Of course, the four reasons I gave for having pigs on the homestead a couple of weeks ago is also true for the AGH. That means there is a total of ten reasons to have American Guinea Hogs on your homestead!

With the number of registered AGH in the US now well over a thousand it is much easier than it was a few years ago to find breeding stock, although if you are just planning to raise them for meat, you don’t have to buy registered pigs. And if there are not any in your area, piglets can be shipped by air just like dogs and cats, so you can find a breeder in another state and have the pigs shipped to you. Since you are charged by weight or kennel size (depending upon airline), it’s a good idea to buy pigs that have just been weaned, so you can save on shipping costs.

If you are interested in getting started with AGH, check out the Breeder’s Directory on the website of the American Guinea Hog Association.

 

American Guinea Hog pin

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64 thoughts on “6 reasons to add American Guinea Hogs to your homestead”

  1. I'd never really thought about pigs (in spite of the fact I love bacon, sausage, ham, pulled pork,….etc.). With a grazing pig that won't attack birds or our dog and cats, and won't grow to be as big as my little Jeep, we could have the best of all meats! I also want to raise some pygmy goats. Do you know if thepigs and goats get along ttogether?

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  2. I have AGH. We love them. We live in Ohio. They get along well with other livestock, are friendly, graze well, are easy to handle and produce the best tasting meat and lard.

    BTW, we have a litter ready to sell. Email me for more information.

    Coberdor@yahoo.com

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  3. I am happy to learn that there are AGP! I hope that i could fine ways and means to import a couple for breeding here in the Philippines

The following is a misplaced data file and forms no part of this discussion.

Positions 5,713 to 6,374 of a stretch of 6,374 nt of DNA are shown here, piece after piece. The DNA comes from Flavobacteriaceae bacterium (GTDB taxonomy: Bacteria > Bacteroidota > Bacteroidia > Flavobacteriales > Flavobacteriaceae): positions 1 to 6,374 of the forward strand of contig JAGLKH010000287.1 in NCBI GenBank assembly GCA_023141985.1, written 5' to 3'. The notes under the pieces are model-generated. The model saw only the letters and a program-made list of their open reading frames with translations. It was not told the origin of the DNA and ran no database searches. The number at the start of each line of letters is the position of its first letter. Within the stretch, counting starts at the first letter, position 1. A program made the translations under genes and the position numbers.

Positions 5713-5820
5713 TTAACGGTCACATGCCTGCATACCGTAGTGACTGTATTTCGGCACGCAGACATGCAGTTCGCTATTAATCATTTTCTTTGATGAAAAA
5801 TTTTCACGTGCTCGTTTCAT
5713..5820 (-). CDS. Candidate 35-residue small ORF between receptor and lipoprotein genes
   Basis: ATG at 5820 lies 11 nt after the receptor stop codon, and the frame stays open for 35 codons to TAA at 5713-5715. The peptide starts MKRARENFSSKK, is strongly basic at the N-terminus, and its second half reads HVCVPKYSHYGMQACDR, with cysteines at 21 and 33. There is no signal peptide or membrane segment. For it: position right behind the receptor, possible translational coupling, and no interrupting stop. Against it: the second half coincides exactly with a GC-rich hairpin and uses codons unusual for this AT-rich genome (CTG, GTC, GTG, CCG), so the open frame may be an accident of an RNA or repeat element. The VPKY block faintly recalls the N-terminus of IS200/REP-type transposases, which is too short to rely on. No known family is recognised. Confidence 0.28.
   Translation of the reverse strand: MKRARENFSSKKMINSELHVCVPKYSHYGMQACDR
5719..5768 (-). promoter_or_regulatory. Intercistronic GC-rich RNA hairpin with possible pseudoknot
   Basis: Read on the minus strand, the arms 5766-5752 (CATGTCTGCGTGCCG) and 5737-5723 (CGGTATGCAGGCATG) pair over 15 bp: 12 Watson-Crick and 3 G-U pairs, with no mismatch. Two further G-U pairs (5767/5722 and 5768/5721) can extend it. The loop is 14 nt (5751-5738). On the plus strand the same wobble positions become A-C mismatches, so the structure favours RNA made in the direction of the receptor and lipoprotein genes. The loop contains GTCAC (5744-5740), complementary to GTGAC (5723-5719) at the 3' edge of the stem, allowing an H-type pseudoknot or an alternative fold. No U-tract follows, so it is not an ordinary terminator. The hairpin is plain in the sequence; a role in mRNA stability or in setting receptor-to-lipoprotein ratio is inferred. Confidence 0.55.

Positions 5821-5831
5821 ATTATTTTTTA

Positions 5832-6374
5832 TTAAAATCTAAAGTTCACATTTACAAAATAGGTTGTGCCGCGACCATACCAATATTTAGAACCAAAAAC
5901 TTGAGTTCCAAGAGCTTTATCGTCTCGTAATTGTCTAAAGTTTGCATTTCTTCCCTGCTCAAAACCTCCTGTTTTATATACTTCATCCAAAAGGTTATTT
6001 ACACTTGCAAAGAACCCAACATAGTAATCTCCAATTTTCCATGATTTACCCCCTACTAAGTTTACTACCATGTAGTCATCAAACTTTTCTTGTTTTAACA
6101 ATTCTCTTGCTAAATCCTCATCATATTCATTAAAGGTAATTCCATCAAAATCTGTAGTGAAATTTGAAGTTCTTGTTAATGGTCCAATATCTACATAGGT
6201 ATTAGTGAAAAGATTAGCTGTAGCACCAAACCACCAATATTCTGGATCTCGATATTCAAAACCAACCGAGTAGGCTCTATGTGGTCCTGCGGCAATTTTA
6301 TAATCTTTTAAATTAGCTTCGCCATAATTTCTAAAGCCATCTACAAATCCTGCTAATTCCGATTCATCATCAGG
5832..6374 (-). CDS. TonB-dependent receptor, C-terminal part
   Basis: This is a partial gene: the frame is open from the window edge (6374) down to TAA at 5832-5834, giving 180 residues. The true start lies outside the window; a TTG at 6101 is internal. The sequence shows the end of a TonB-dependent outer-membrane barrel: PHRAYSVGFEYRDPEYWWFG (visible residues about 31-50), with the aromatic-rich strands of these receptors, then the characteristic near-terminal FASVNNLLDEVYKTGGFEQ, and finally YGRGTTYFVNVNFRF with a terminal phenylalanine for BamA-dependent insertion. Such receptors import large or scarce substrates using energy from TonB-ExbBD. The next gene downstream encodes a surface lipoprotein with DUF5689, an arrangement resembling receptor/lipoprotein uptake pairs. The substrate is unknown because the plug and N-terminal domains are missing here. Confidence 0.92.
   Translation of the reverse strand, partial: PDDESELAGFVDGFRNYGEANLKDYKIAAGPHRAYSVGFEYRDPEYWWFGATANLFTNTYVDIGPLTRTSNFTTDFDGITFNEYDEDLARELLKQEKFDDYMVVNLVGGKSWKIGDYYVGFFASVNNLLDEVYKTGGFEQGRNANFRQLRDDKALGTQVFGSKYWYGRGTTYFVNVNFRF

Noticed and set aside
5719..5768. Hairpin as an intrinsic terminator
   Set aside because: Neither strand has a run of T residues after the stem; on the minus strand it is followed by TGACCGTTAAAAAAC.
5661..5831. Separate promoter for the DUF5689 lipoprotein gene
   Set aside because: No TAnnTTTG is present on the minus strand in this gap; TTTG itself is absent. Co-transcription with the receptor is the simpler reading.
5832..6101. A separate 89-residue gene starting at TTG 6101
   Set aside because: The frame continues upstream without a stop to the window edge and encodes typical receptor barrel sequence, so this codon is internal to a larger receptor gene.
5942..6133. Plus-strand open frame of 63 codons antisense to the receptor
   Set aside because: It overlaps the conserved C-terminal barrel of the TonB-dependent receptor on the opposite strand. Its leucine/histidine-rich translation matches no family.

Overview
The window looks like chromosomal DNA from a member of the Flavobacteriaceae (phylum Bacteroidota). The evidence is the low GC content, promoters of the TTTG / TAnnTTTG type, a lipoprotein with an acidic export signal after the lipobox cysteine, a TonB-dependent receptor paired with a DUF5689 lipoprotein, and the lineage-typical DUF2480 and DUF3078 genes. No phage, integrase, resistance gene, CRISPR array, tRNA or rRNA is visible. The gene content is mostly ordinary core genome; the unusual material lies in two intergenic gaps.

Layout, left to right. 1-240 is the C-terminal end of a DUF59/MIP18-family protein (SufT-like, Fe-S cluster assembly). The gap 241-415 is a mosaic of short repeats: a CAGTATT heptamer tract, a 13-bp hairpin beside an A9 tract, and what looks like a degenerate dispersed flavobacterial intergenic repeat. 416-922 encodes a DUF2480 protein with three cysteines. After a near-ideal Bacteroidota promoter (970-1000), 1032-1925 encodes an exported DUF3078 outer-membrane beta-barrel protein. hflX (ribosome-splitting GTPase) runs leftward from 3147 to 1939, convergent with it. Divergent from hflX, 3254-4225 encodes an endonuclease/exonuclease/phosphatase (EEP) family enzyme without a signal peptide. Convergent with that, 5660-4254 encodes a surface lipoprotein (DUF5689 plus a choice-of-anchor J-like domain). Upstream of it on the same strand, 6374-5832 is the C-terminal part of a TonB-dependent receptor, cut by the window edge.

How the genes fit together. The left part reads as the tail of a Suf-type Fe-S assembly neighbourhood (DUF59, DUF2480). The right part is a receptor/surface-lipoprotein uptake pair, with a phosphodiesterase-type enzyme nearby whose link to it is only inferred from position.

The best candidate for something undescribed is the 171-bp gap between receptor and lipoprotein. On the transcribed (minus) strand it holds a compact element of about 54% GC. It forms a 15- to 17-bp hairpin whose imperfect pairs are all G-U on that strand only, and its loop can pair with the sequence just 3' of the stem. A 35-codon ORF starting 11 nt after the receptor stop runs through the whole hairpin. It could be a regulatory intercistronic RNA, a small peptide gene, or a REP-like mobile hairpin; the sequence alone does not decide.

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    • I have heard of people house training pigs, but personally I think they should be outside. They are also happier when they have another pig friend.

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  4. I have a one year old AGH that I have had since she was 2 months old. We have always treated her as a pet – but not in the house as she does have a very nice stall with paddock. Dixie has always displayed very sweet and sensitive personality traits, but in the past couple of weeks she has been getting more and more aggressive. She doesn’t seem to feel poorly, she is eating well and looks good, but yet she is getting very aggressive to me, my dog and even ate one of our chickens! Last night, completely unprovoked, she grabbed my let and bit clean through my jeans! My vet said sows can get aggressive as they age – anyone else have this issue? Any recommendations?

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    • I’ve never heard of this happening with an AGH gilt. If you don’t have any other pigs, it could be that she doesn’t have anyone who speaks her language. It’s always a good idea to have at least two of any species so they have a friend. It really is not a good idea for an animal to start to think of you as one of their herd because their ways of communicating can be dangerous for us fragile humans. Your vet’s experience is probably with commercial sows in confinement, and they are a totally different animal — plus they are not being raised in a natural environment.

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  5. We are brand new to guinea jogs and bought a brother and sister to raise for meat in June. They have been doing great until all of a sudden our girl started acting like she was blind. She won’t lift her head much and just puts her nose down in the hay in her shelter. She still wanders and seems to graze and eat the food we bring right to her. Has anyone ever heard of anything like this? Her brother is still perfectly fine.

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    • I have never heard of that happening. You might want to check with a vet. You could also mention it on the Thrifty Homesteading Facebook group to see if anyone there has experience that with pigs. If she seems unhappy or isn’t gaining weight, you might want to butcher her early.

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  6. Pingback: Guinea Hogs - Muscovy Ducks - Allow Permaculture Principles To Guide You - insidemartialarts.ca